Getting all of the monitors in position revealed some flaws in the design. Firstly, actually loading the monitor is quite an operation (if you’re using monitors towards the bigger end of the scale). We had to mount them face down, then move the assembly onto the stand all at once.




Adjusting the monitors afterwards is also a bit difficult, compared to a free-floating mount – you can’t just push the monitor where you want it, you have to go behind and tug on the arms instead. It also uses a fair bit more desk space than a clamp mount, although the flat base at least ensures you can put stuff on top of it.


The Element Gaming Triple Desk Mount delivers on the majority of its promises. Although assembly took a little longer than five minutes, it was still easy to construct thanks to a sensible design and good documentation. Once built, the high quality materials used in its construction ensured a stable platform for the three monitors we tried it with. Adjustability wasn’t quite as good as with some clamp mounts we’ve used, but was still sufficient to make use of mixed-size and mixed-orientation monitors possible. While the mount has a high asking price, it makes a hell of a finisher for your three monitor setup.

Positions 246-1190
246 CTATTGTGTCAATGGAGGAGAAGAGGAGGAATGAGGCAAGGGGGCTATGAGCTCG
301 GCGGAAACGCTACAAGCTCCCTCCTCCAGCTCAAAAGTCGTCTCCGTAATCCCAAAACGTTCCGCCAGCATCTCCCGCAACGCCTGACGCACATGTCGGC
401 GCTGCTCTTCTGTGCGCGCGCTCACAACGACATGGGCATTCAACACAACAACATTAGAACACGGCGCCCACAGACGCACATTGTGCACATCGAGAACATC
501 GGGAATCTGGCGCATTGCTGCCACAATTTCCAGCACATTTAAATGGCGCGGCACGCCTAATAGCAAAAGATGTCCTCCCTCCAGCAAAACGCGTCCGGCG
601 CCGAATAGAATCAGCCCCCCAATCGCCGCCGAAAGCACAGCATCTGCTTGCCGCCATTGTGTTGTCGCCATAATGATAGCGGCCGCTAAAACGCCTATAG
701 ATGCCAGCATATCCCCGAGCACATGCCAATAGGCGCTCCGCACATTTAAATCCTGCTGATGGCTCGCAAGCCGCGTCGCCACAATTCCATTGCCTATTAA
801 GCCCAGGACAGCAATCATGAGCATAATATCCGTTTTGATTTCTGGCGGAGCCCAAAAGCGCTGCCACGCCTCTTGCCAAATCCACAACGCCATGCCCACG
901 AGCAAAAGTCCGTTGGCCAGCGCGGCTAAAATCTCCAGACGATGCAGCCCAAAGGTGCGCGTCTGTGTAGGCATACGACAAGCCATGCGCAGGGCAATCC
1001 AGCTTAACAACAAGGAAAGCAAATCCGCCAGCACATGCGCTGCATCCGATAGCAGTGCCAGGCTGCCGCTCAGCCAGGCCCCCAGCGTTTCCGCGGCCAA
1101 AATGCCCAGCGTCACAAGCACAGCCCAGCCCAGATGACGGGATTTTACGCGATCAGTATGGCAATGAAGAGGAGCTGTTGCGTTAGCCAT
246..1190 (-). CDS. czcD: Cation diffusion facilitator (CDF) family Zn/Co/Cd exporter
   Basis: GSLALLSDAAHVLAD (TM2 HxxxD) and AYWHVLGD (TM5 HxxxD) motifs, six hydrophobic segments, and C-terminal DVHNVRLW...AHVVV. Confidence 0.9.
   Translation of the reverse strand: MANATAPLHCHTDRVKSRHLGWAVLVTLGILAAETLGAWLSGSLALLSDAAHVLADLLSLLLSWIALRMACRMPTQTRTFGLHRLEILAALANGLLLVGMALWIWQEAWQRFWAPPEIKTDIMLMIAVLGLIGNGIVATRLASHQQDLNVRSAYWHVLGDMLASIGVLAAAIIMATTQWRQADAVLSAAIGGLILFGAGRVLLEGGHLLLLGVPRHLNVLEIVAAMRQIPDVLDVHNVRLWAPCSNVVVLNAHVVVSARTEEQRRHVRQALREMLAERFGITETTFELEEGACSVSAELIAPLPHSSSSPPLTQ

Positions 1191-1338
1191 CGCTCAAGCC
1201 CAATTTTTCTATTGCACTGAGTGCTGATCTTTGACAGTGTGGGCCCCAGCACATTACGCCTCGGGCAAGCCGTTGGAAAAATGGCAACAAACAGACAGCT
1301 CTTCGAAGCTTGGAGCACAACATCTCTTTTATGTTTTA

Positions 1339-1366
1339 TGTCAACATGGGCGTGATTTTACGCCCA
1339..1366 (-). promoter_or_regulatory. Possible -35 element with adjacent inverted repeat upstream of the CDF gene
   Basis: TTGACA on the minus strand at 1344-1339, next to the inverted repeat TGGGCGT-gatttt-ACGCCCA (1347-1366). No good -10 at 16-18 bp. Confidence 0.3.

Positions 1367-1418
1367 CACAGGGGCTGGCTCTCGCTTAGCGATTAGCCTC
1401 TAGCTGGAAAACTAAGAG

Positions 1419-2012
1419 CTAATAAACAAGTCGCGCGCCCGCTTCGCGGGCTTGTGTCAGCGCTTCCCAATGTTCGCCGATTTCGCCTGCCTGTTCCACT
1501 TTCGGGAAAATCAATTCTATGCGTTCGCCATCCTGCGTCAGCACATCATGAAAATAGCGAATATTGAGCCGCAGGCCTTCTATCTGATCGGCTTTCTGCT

• Strong enough to hold three 28-inch monitors
  • Top-quality materials used in its construction
  • Fairly adjustable; works in landscape and portrait orientations


  • Some assembly required
  • Less adjustable than clamp-based mounts, particularly the centre monitor
  • Top-quality materials and UK construction demand a high price
  • No cable routing included


  • 7 / 10


Last modified: May 7, 2015